Yellow Wagtails are much less common than they used to be. They are birds of meadows and damp pasture. This bird was photographed in a wet puddle near the Histon Rd/Huntingdon Road footpath on the 11th May. They have adapted to agricultural arable crops and occasionally nest in oilseed rape in the north of our project area. A study by Bill Jordan for the Cambridgeshire Bird Club found fenland birds often nested in potato and pea crops.

Male Yellow Wagtails have (probably) the dullest song of all our passerines: “slurp, slurp, slurp” or if you are lucky: “slurp, slurp, slurp, slurp”, but their striking yellow plumage says it all!

So far no definite sight or sound of Black Redstarts in the City.

Couldn’t resist a couple of butterfly pics; a Brimstone, left, on a Primrose and a rather battered Speckled Wood that had probably emerged from hibernation; both taken near Histon Road.

Bob Jarman

17th May 2017

The Unloved 2 – Pigeons and more on Corvids!

What’s the point of Woodpigeons? What do they do? What are they for? The UK breeding population increased by 169% between 1967-2010 (Bird Atlas 2007-11, Balmer et al) probably because of agricultural intensification and boosted by the move to winter oilseed rape and winter cereals from the late 1970’s. The UK population is estimated at 5.4 million pairs and its abundance is probably because of the birds’ ability to survive on green vegetation unlike other granivores (BTO Birdtrends 2014)

More recently Woodpigeons have become dominant garden birds (RSPB Garden Birdwatches) probably as countryside habitats become “full” of resident birds. Despite this their breeding biology and ecology are poorly studied.

        Woodpigeons nesting in
Dorchester town centre

Woodpigeon left;
Collared Dove right

 

A maize stubble field in the north of our study area attracted a flock of 1,480 (counted from photographs) in winter 2015/16. UK birds are almost entirely resident but Woodpigeons in northern Europe do migrate and movements of autumn birds have been noted on the north Norfolk coast. Woodpigeons to birdwatchers are an irritating fact of life! Lone birds can resemble Sparrow Hawks and distant flocks can look like Golden Plovers.

Stock Doves (or Stock Pigeons) are smaller discrete versions of the clattering, bulky Woodpigeon and lack the white wing and white neck patches. They are usually seen singly or in pairs but, unusually, a flock of c100 were feeding on Oil seed Rape stubble from harvest 2016 awaiting spring barley 2017 drilling in the north of our project area.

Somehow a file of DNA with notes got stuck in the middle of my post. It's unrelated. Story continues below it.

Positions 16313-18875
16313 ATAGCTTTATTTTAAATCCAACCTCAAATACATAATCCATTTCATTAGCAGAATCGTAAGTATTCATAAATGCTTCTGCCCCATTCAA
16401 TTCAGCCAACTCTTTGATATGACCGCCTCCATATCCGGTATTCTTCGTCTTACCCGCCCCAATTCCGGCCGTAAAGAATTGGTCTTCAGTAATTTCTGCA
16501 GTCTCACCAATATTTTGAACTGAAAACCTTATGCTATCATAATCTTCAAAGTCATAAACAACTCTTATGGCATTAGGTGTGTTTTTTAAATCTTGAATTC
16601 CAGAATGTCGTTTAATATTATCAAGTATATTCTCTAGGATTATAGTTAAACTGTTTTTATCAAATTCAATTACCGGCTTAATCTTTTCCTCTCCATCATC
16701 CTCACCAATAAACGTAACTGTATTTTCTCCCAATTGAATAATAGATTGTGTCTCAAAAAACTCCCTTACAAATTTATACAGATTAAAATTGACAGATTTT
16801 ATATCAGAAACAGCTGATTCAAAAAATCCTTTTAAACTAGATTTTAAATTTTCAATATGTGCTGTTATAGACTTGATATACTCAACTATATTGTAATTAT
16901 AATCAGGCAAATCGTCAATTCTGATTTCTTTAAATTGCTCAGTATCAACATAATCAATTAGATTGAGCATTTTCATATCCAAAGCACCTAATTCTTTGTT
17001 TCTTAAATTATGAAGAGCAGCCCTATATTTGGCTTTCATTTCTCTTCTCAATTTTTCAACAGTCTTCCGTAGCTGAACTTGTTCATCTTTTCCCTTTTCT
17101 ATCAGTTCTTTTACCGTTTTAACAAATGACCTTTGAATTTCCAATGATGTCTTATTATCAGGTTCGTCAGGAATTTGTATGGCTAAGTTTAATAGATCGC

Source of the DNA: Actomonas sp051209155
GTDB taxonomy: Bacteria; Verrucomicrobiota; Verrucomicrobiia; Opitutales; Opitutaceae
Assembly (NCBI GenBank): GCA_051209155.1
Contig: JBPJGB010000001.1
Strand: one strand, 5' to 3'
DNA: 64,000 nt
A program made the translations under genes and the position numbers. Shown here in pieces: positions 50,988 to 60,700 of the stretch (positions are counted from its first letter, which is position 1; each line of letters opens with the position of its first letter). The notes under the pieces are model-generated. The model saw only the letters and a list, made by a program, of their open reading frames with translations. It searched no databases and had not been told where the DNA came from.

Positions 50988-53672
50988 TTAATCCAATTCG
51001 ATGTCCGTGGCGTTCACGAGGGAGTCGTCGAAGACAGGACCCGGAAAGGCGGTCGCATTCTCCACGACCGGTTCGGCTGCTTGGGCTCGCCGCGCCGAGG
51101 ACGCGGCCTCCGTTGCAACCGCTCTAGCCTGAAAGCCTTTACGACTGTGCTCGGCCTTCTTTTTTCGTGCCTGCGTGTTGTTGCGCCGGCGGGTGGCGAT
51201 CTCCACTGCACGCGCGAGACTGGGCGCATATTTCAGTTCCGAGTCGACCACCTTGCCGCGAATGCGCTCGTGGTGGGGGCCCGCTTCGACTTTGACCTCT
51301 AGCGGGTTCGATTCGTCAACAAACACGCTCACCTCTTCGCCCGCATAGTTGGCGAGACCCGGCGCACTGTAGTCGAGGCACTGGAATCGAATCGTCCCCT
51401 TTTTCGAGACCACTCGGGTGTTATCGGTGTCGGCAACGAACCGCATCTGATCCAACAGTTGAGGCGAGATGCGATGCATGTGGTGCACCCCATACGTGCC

Feral pigeons: escaped homers, urban vandals, building defacers – these general nuisance birds are thought to derive from wild Rock Doves which are now confined to rocky northern and western cliffs on the very margins of the UK.

These feral birds should now be controlled by urban Peregrines. Cambridge has its own nesting Peregrines (see below); London has 26-30 breeding pairs – the second highest urban Peregrine population in the world behind New York.

Hopefully Peregrines will breed again in the City this year; the female is more strongly barred and bigger than the male by about an additional 1/3rd; they have been seen mating.

Male Peregrine (above)

Female Peregrine (right)

Corvids – the crows – are also unloved (see March blog). The local newspaper in Royston, Hertfordshire is the “Royston Crow” but the crow on the paper’s logo is not the corvid we are familiar with – it’s a Hooded Crow. Hooded Crows used to be considered conspecific with the Carrion Crow but have been granted species status. They used to be frequent winter visitors in flocks of 30+ in Cambridgeshire but are now exceptionally rare – 1 or 2 per year in Norfolk and occasional single strays into the north of Cambs.

Hooded Crows replace Carrion Crows in Ireland and central to northern Scotland and are the common crow in much of Fennoscandinavia and central Europe. Milder winters have probably resulted in these birds remaining resident with little need to move south or west, to the UK, to avoid freezing conditions.

A scruffy Hooded Crow!

The Rook survey in our NatHistCam project area is now 108 (apparently) active nests. Rather like House Sparrows the biggest numbers are in the Cherry Hinton area.